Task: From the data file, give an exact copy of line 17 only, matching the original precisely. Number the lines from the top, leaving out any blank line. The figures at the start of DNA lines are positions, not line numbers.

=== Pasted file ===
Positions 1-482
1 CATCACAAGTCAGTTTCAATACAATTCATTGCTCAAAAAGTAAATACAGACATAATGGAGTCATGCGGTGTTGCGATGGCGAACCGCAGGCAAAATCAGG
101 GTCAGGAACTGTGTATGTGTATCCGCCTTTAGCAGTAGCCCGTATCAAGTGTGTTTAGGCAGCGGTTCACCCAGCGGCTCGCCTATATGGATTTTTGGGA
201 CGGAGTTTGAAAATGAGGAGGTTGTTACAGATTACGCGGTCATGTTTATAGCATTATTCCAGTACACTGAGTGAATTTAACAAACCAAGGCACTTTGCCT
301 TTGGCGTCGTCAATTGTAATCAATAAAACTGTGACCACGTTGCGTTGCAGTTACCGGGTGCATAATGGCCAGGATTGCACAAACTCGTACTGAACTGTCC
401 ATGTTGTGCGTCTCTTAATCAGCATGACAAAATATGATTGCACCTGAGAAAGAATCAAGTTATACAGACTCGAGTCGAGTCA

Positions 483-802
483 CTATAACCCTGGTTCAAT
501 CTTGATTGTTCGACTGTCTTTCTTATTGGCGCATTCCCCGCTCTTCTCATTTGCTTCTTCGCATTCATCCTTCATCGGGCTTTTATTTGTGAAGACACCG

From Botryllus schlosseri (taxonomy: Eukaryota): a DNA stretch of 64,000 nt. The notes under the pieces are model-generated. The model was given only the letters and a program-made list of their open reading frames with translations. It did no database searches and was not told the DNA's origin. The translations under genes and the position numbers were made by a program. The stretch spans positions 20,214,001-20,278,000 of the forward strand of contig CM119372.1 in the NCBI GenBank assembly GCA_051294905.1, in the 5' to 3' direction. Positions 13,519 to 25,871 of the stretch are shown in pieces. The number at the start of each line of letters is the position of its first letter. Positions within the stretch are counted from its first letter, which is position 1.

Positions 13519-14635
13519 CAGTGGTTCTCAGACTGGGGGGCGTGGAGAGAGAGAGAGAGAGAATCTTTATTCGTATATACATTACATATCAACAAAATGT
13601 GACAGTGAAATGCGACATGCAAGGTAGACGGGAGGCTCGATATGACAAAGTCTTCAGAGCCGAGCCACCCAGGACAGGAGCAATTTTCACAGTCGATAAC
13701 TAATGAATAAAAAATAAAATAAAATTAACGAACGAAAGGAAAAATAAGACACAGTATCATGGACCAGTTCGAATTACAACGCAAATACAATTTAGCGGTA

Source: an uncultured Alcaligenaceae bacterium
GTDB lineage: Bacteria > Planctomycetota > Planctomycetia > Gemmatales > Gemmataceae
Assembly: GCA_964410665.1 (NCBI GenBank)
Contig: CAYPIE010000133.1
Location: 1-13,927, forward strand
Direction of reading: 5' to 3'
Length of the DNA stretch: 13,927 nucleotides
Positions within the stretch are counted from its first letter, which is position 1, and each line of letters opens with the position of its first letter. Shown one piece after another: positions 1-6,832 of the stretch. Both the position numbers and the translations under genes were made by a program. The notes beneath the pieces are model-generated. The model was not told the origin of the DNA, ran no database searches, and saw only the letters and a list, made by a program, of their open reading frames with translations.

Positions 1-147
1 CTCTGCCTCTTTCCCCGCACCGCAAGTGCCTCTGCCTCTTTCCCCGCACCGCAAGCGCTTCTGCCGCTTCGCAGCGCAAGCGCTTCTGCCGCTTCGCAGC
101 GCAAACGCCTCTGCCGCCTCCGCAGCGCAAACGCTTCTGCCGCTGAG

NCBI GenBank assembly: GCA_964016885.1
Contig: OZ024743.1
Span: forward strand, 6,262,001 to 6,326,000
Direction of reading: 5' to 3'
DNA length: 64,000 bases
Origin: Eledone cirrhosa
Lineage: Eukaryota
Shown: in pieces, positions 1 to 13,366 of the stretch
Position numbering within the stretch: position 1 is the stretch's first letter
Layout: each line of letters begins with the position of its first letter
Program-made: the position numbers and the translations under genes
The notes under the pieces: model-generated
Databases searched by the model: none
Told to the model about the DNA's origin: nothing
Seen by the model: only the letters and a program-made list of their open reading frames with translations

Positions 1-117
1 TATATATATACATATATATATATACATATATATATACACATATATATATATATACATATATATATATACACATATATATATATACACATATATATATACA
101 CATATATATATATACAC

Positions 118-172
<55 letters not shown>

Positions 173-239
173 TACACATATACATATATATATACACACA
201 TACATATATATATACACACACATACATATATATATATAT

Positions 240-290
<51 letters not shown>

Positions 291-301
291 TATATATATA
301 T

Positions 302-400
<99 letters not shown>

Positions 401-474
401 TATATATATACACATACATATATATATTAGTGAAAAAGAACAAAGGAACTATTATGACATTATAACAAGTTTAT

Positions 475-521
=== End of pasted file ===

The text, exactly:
Assembly: GCA_964410665.1 (NCBI GenBank)